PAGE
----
It was an interest in trees, not fires that set CFA Deputy Chief Officer Alen Slijepcevic on a path that led him around the world where he is today found leading the bushfire management portfolio of one of the world’s largest volunteer fire services.
Along the way, his work has had an enormous impact on the way bushfire risk and incidents are managed in Victoria – one of the most bushfire prone regions in the world – and improved the safety and resilience of communities and the environment.
Today, those achievements are rewarded with an Australian Fire Service Medal, announced as part of the Queen’s Birthday 2021 Honours List.
“I feel very honoured for being nominated and receiving this award. I would like to thank my colleagues and friends from the global fire community that have shared their knowledge and experience with me so I could continuously learn and improve my knowledge and skills. And none of that could have happened if I didn’t have a supportive family that allow me to do what I love and who has made a lot of sacrifices along the way,” DCO Slijepcevic said.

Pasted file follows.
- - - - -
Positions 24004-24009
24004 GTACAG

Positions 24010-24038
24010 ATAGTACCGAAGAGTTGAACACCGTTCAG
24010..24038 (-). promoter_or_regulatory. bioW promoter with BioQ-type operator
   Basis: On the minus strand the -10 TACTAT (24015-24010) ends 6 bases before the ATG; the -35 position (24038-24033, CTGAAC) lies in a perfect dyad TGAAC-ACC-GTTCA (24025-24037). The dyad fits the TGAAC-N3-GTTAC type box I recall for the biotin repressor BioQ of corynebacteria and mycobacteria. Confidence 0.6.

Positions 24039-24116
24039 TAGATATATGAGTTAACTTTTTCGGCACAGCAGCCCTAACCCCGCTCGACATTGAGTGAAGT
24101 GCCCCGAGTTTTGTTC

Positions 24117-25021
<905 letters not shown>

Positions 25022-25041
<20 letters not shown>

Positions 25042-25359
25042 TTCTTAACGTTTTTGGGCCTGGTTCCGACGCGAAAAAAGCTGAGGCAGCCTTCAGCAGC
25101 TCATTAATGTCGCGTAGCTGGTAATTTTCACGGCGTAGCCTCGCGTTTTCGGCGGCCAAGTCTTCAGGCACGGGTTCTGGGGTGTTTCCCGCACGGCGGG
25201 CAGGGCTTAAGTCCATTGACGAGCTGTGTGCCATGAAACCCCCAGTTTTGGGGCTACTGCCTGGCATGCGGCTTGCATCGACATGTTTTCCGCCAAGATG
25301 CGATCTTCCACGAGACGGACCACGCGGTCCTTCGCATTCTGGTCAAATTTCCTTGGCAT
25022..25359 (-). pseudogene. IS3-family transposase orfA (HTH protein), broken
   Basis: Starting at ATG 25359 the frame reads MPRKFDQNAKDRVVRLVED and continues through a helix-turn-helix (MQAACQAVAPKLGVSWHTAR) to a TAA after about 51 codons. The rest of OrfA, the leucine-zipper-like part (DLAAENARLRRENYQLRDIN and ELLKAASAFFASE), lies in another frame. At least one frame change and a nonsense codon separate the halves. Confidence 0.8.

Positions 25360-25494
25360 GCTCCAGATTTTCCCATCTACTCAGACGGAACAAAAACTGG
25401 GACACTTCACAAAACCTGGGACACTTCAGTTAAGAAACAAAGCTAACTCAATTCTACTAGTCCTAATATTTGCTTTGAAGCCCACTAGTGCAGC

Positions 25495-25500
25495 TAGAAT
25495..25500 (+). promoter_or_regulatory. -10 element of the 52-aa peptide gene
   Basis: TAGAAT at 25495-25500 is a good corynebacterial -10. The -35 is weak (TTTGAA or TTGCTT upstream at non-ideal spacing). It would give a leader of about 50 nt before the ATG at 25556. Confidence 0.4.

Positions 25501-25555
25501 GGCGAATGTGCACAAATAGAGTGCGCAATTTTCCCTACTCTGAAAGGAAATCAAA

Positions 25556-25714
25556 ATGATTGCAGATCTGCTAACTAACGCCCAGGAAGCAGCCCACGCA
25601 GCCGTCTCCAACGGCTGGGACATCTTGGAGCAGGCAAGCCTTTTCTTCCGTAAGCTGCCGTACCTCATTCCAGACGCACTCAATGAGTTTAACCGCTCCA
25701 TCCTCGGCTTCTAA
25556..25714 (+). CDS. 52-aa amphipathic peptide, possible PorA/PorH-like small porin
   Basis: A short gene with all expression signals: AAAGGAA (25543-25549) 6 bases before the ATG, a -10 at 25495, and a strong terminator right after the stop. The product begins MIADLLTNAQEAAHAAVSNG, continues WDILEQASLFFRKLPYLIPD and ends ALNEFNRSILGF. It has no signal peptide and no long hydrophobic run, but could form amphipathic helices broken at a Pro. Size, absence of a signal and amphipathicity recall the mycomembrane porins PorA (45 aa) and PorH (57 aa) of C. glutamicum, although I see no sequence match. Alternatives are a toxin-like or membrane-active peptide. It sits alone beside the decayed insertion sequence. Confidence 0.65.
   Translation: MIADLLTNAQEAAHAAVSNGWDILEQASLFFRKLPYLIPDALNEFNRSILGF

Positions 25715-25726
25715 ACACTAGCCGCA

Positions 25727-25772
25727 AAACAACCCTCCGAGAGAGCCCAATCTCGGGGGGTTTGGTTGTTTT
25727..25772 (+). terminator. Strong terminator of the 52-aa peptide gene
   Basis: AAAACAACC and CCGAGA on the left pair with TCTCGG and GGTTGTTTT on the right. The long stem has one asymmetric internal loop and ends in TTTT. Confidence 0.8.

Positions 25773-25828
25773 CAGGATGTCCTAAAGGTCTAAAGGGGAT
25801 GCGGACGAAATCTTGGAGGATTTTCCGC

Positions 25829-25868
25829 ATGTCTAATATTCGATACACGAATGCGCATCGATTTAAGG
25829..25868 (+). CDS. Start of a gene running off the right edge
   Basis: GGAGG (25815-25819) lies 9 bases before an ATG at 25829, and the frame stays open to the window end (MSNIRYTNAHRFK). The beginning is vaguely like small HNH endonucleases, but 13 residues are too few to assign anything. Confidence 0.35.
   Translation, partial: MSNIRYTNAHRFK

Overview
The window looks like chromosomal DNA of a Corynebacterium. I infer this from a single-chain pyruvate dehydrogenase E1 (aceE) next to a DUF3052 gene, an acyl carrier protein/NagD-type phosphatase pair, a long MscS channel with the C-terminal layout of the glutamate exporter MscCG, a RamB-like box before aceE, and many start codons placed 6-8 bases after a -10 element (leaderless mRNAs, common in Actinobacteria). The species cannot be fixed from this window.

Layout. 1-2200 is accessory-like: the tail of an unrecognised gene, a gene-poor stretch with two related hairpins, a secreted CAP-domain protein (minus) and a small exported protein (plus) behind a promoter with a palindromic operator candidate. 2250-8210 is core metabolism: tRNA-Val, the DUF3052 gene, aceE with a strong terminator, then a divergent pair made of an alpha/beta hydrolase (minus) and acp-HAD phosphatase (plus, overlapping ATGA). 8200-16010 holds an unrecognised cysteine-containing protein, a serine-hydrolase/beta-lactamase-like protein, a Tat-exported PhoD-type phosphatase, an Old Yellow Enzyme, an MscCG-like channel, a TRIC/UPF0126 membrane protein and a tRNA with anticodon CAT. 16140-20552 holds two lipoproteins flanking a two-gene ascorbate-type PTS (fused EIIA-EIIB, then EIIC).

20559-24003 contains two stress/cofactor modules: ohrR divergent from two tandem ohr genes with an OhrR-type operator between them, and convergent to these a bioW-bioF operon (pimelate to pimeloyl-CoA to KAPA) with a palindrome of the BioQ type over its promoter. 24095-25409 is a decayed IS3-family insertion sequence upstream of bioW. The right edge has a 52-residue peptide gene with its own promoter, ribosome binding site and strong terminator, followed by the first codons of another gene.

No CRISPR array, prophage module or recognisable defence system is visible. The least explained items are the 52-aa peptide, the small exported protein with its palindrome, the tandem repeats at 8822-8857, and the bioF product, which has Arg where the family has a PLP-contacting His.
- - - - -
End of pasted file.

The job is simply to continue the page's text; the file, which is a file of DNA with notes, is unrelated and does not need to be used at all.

The journey started when he enrolled for a Master of Science – Forestry at the University of Zagreb in Croatia. “I wanted to spend my working life being outdoors and forestry was giving me that option,” DCO Slijepcevic says.
While his best friend abandoned the course after the first year and become a professional musician, DCO Slijepcevic had found his passion. However, when the former Republic of Yugoslavia was plunged into war in the early 1990s, he and his wife decided to migrate to seek a better future for their then three-year-old son.
“We applied and received a permanent residency in New Zealand and made a move. My first job was a Fire Management Officer with Forestry Corporation.” While in New Zealand, Alen was also working with NZ Forest Research Institute, where he met and worked with Liam Fogarty, who is now Deputy Chief Officer with Forest Fire Management Victoria.
Fogarty saw something special in the young Croat with the strong accent. “He had a forestry science degree but didn’t have the experience of fire behaviour, especially from an Australian and New Zealand perspective, but he did an advanced fire behaviour course and came out top of the class,” he says.
“Seeing someone who was so incredibly interested in taking on new challenges and who was inquisitive and intelligent – that impressed me no end.”
Source: Country Fire Authority
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